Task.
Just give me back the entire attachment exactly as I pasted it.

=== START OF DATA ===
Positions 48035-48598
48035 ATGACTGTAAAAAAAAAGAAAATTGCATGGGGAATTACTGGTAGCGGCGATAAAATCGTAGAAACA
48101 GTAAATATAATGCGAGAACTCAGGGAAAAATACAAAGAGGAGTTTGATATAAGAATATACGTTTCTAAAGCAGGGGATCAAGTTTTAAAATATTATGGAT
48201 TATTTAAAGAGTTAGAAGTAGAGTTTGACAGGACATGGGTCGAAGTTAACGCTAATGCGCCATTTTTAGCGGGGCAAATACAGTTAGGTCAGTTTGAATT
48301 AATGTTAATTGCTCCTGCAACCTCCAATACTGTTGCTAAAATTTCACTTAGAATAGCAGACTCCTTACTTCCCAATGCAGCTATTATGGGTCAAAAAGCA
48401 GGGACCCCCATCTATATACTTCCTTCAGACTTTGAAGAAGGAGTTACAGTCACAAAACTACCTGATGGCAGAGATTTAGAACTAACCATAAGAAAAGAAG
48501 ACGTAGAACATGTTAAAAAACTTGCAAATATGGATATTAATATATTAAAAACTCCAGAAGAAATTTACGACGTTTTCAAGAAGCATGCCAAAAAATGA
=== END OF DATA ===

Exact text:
Positions 48035-48598
48035 ATGACTGTAAAAAAAAAGAAAATTGCATGGGGAATTACTGGTAGCGGCGATAAAATCGTAGAAACA
48101 GTAAATATAATGCGAGAACTCAGGGAAAAATACAAAGAGGAGTTTGATATAAGAATATACGTTTCTAAAGCAGGGGATCAAGTTTTAAAATATTATGGAT
48201 TATTTAAAGAGTTAGAAGTAGAGTTTGACAGGACATGGGTCGAAGTTAACGCTAATGCGCCATTTTTAGCGGGGCAAATACAGTTAGGTCAGTTTGAATT
48301 AATGTTAATTGCTCCTGCAACCTCCAATACTGTTGCTAAAATTTCACTTAGAATAGCAGACTCCTTACTTCCCAATGCAGCTATTATGGGTCAAAAAGCA
48401 GGGACCCCCATCTATATACTTCCTTCAGACTTTGAAGAAGGAGTTACAGTCACAAAACTACCTGATGGCAGAGATTTAGAACTAACCATAAGAAAAGAAG
48501 ACGTAGAACATGTTAAAAAACTTGCAAATATGGATATTAATATATTAAAAACTCCAGAAGAAATTTACGACGTTTTCAAGAAGCATGCCAAAAAATGA